Bullying Doesn’t Stop After School
In the days of social media and advancing technology, bullying among adolescents no longer stops when the school dismissal bell rings. Kids don’t leave the influence of their classmates on school grounds, rather they’re connected everywhere they go through online social media forums, mobile apps, text messages, and live online gaming. As parents, it’s important that we pay attention to both cyberbullying and traditional bullying, along with how they interact together.
Cyberbullying typically occurs alongside traditional bullying, with greater intensity as it makes it easier for the offender to escalate their attacks behind the veil of technology. From harmful insulting comments, harassment, malicious rumors, ethnic or racial slurs, threats, and group exclusions, cyberbullying is difficult for parents to identify it as its happening.
Let’s face it many children and teens are faced with more challenges than previous generations given today’s advancements in technology. While technology may make our lives easier, and does provide a benefit in many ways, it also adds a new level of stress that previous generations didn’t have to contend with. Of course, we’d all like to think our child will talk to us about their feelings, emotions, concerns, questions, but in reality, do they?
According to research studies, “[c]yber bullying typically starts at about 9 years of age and usually ends after 14 years of age; after 14, it becomes cyber or sexual harassment” (Cherian, 2019). Research studies around cyberbullying vary as many studies rely on self-reporting surveys which make it difficult to account for biases like social desirability bias, when the respondent wants to ‘look good’ even when the survey is anonymous. And, response bias, whereby the student being surveyed does not answer the questions truthfully.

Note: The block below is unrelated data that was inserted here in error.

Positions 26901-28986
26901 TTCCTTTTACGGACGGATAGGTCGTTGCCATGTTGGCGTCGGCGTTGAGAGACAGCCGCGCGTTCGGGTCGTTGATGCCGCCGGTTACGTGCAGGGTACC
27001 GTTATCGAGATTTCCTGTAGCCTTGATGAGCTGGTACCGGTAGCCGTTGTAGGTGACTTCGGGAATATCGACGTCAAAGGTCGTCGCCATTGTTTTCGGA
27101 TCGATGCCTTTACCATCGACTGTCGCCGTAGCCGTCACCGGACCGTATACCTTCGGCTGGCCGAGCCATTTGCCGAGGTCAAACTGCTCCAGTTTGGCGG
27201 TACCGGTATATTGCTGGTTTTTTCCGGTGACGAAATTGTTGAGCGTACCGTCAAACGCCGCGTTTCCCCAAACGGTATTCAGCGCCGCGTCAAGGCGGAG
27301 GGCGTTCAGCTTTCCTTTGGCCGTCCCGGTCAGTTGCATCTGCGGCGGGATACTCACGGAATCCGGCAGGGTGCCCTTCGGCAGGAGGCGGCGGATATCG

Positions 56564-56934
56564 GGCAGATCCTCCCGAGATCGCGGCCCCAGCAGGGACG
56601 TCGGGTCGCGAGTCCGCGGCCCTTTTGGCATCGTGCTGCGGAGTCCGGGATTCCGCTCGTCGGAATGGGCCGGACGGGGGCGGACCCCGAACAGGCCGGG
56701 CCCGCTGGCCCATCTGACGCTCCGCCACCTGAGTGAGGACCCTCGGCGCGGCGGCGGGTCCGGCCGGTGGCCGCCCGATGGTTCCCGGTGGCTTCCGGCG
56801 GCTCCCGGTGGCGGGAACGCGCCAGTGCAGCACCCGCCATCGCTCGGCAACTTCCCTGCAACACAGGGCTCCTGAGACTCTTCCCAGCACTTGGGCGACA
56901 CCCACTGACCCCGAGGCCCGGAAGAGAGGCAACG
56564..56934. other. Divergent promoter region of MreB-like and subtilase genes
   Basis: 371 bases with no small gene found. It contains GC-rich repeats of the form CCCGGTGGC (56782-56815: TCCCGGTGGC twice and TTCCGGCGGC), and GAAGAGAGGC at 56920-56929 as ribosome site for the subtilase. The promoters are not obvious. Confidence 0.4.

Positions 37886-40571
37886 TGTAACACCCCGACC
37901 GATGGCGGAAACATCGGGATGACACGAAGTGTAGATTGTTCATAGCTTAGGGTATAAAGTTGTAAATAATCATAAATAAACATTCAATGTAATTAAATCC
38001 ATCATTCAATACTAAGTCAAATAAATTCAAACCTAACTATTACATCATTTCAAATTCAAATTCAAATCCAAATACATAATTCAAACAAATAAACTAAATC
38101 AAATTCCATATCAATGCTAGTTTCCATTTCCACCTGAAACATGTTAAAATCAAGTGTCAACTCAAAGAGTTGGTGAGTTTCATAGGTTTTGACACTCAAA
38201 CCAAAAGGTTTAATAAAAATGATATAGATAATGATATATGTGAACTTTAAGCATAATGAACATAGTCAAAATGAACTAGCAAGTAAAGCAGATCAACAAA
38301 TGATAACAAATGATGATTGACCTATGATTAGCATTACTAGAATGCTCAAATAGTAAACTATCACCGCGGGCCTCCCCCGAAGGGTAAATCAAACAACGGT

As of 2020, the cyberbullying victimization rate among middle and high school students stands at an all-time high, according to Joseph Johnson, a research expert on internet use, cybercrime, digital privacy, and online search at Statista. However, many parents aren’t sure if their children are victims because children do not always divulge this to their parents.
What Parents Can Do
As parents educating our children about healthy and responsible digital habits is important for a variety of reasons. After all, once a comment, a tweet, a photo, any post, blog, vlog, etc. is uploaded to the Internet, it’s never deleted. Yes, users may delete whatever they’ve posted, but data organizations are continuously saving everything across the Internet, ensuring nothing is ever truly deleted. This ‘living’ platform uses our data to creates profiles of us and our children, which may be used by future employers, schools, and the government, so it’s imperative that children understand the consequences of their actions online and how online activity may impact their reputation.
Remember all reputations are impacted, whether a child is the target of a bully online or is the bullying offender. Therefore, it’s important to guide your children and remind them to avoid writing responses, posts, comments when they are in an upset and emotional state.
According to the United States Justice Department, “Parents should stay involved in their children’s digital world, know the apps they use, use parental controls where possible, and block and report people who make them feel uncomfortable. Parents should encourage an open conversation with their children and educate them about online risks.
Key points to discuss with kids include:
- Only chat with people they know
- Ensure their online accounts are private
- Block people they don’t know or trust
- Trust their instinct—if something makes them feel uncomfortable, tell a trusted adult about it.
Kids and parents should stay alert—people aren’t always who they seem in online environments where identity is easy to fake.”
If your child is being bullied online follow instructions from the U.S. Department of Justice.
Tools For Parents and Kids
Following a guide like the Search Inside Yourself Leadership Institute’s (SIYLI) practice when emotions are taking over the mind can be a useful tool to add to your child’s toolbox of coping skills. Below outlines SIYLI’s practice. No matter your child’s age, this practice will be useful throughout their lifetime, and the more it’s put into practice, the more likely it is for it to become a habit.
SBNRR: Stop, Breathe, Notice, Reflect, Respond, or if a mnemonic is easier to remember try “Siberian North Rail Road”